Welcome to CME on ReachMD. This episode is part of our MinuteCME curriculum.
Prior to beginning the activity, please be sure to review the faculty and commercial support disclosure statements as well as the learning objectives.
Hello, I'm Dr. Vallerie McLaughlin, Director of the Pulmonary Hypertension Program at the University of Michigan, and I would like to welcome you to this presentation on the 2022 ESC/ERS Guidelines for Diagnosis and Treatment of Pulmonary Hypertension. This is a really exciting document, and I'm sure we're going to do a number of programs on this over the coming months, but I just wanted to give you an overview of some of the topics that I thought are the most exciting and the biggest changes.
So, on this next slide, you'll see some of the changes that have occurred, and I'll focus on the new definition, the update in the classification, and some issues regarding risk stratification and the revised risk table.
And we'll talk about the new hemodynamic definition of pulmonary hypertension that was proposed in this document. As you might recall, in 2018 at the last WORLD Symposium, the mean pulmonary artery pressure was lowered from 25 to 20 for the definition of pulmonary hypertension. And that stands through in this document, but the other change is that the definition for pulmonary vascular resistance has been lowered from 3 to 2. So now precapillary pulmonary hypertension is a mean pulmonary artery pressure of greater than 20, a wedge pressure less than 15, and a pulmonary vascular resistance of greater than 2 wood units. To be considered isolated postcapillary pulmonary hypertension, the mean pulmonary artery pressure is greater than 20, the wedge pressure is greater than 15 and the calculated pulmonary vascular resistance is less than 2 wood units. Whereas combined pre and postcapillary pulmonary hypertension has a mean pulmonary pressure greater than 20, a wedge pressure greater than 15, and a calculated pulmonary vascular resistance greater than 2 wood units. And exercise pulmonary hypertension has been reintroduced into the definition, and it's been defined, not as an absolute number, but as a slope, as the ratio of the mean pulmonary pressure to cardiac output. If that slope is greater than 3 millimeters of mercury per liter per minute between rest and exercise, then that meets the definition of exercise pulmonary hypertension. But just a word of caution, even though this hemodynamic definition has changed, it's important to remember, in terms of the treatment algorithm, that that really applies to patients with a resting pulmonary vascular resistance of greater than 3 wood units.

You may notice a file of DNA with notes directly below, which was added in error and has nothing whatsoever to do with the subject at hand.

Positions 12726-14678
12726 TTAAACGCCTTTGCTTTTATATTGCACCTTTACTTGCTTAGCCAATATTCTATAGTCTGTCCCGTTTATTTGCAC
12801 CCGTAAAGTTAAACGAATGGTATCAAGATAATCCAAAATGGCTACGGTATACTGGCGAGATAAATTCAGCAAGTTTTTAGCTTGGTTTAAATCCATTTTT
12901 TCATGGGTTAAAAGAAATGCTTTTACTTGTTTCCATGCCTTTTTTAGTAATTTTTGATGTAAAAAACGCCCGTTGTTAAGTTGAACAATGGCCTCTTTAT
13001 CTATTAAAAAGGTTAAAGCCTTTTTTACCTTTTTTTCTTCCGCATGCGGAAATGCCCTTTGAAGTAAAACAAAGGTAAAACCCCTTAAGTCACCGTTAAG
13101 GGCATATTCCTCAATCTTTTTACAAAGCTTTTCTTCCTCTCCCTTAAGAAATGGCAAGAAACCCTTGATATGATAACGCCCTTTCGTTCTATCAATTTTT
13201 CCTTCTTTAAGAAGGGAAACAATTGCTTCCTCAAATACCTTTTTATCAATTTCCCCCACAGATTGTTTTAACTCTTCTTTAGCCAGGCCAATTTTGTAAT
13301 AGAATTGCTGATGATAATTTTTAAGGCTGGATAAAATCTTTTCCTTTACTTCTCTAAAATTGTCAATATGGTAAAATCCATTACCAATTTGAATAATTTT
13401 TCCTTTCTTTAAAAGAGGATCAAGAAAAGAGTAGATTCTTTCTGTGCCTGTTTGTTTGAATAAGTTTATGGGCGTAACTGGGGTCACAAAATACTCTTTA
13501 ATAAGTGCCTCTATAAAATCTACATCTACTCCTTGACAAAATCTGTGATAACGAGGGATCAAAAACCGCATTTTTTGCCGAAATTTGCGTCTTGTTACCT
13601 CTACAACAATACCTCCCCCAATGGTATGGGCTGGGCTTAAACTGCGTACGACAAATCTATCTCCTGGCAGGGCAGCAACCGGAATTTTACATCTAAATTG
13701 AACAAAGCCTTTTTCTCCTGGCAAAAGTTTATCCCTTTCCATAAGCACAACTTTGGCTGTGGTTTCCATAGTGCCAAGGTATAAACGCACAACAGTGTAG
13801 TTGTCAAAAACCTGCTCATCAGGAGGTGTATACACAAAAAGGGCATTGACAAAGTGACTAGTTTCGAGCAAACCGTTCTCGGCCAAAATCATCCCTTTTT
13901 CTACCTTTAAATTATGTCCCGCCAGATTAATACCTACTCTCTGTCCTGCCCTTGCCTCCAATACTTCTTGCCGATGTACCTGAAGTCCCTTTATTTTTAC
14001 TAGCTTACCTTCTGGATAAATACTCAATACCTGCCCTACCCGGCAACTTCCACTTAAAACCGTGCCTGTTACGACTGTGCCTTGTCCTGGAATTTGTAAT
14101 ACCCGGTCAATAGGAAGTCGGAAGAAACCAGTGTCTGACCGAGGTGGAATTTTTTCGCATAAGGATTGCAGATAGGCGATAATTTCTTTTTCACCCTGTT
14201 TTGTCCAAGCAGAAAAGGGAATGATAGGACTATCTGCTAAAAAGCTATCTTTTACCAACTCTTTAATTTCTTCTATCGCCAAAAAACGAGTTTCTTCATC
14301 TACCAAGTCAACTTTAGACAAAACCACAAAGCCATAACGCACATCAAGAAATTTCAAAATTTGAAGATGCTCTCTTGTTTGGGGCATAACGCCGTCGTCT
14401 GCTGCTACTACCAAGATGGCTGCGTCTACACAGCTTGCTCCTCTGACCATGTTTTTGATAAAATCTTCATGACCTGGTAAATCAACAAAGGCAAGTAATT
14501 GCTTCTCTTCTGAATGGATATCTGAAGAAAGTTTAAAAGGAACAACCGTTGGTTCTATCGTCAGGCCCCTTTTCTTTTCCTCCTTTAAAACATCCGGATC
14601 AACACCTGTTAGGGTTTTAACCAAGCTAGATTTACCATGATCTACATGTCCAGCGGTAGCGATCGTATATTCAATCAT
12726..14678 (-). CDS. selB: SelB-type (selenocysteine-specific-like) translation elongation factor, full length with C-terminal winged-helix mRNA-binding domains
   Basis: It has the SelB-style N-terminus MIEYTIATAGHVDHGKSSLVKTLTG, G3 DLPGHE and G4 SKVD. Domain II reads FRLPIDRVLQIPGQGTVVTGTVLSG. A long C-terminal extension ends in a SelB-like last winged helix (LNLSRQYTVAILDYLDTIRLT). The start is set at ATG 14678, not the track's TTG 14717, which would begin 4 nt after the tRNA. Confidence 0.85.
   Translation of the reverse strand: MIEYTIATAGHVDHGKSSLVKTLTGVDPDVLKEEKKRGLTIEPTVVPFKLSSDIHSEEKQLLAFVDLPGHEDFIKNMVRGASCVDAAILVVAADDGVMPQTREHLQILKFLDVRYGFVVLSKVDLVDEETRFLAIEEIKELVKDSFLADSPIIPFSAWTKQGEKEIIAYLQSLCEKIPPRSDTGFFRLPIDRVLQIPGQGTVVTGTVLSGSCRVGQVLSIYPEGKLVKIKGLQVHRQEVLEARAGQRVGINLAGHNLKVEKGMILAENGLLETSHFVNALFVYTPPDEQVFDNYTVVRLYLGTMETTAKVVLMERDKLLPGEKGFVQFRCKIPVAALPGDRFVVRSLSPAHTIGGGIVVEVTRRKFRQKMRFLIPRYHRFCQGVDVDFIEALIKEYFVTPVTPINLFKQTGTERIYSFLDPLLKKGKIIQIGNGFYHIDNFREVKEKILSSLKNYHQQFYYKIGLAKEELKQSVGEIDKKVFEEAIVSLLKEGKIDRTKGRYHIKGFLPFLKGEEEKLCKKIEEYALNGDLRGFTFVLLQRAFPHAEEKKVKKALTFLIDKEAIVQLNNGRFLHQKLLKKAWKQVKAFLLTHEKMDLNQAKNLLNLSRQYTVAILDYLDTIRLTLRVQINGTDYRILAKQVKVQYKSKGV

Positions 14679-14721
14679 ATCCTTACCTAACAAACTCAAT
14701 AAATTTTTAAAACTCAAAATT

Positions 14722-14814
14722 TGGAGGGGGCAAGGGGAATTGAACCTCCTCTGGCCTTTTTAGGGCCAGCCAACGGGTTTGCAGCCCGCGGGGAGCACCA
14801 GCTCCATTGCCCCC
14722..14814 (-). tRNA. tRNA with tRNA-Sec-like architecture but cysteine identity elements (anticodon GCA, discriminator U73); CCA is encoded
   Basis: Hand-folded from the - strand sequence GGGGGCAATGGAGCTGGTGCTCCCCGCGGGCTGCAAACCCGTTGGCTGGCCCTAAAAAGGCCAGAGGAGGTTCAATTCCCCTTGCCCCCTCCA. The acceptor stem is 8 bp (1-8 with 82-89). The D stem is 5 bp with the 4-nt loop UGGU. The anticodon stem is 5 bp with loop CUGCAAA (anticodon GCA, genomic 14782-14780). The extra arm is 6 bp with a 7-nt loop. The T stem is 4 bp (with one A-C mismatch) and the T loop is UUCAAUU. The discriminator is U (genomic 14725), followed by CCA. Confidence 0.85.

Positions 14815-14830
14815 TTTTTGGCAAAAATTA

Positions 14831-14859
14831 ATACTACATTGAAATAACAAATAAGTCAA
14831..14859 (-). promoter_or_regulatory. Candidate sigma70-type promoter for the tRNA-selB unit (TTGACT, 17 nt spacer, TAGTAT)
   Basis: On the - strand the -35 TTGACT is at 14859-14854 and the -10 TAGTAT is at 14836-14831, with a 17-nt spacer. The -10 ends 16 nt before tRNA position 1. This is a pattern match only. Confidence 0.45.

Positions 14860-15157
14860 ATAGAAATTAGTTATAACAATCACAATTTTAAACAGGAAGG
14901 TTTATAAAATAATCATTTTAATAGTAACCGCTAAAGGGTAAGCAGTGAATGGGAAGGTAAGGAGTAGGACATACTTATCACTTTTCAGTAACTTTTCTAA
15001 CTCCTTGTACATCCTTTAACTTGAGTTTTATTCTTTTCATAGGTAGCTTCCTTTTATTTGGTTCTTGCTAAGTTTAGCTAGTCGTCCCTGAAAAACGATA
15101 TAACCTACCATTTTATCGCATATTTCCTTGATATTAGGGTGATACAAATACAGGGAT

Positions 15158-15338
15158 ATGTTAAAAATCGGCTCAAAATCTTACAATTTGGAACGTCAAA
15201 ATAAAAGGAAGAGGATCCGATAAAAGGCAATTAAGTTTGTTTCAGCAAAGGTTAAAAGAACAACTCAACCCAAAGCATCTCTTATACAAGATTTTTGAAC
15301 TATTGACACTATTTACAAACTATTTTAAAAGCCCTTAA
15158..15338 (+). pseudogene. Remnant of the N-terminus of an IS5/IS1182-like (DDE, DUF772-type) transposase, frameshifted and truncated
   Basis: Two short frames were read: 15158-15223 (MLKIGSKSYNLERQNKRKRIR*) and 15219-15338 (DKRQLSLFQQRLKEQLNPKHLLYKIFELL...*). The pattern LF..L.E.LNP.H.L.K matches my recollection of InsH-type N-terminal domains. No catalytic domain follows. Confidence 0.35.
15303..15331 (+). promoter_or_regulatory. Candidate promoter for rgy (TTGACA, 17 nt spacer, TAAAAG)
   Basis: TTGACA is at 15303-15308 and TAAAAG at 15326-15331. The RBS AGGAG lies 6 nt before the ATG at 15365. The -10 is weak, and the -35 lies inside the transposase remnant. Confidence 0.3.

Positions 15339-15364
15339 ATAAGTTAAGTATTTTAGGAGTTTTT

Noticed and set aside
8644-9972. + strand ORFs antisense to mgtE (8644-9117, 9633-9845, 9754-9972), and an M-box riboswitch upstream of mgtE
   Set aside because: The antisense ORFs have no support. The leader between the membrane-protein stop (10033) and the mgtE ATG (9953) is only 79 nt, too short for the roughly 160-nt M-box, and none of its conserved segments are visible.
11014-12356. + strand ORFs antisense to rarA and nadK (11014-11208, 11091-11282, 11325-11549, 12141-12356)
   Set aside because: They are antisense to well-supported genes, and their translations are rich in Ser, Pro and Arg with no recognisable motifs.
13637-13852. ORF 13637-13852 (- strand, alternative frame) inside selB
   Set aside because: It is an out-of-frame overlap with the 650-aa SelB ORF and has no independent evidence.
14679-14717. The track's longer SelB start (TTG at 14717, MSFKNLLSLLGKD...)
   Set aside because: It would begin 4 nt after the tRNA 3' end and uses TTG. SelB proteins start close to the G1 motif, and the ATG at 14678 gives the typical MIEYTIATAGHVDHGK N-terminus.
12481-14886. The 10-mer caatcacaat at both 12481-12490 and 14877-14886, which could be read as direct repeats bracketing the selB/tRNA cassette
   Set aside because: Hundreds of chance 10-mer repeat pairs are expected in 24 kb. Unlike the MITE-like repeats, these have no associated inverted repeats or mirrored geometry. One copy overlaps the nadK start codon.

The next slide highlights some of the changes in the clinical classification. So, one change for Group 1 pulmonary arterial hypertension has been a little bit of tweaking of the verbiage regarding the vasoreactivity testing. So, 1.1.1 is non-responders at vasoreactivity testing, that's where most patients fall. And then 1.1.2 is patients who have an acute response at vasoreactivity testing, so that's an important distinction there. Patients with pulmonary venous or capillary changes, PVOD and PCH, are categorized as 1.5. For Groups 2 through 4, they've changed the "due to" to associated with, which I think is a good change. They also changed the verbiage a little bit in Group 2 pulmonary hypertension associated with left heart disease, the heart failure verbiage to be consistent with other guidelines, so pulmonary hypertension due to heart failure with preserved ejection fraction or with reduced or mildly reduced ejection fraction, some minor changes to the lung disease hypoventilation syndrome rather than just obstructive sleep apnea, and some minor tweaks to Group 5, those with unclear or multifactorial mechanisms as well.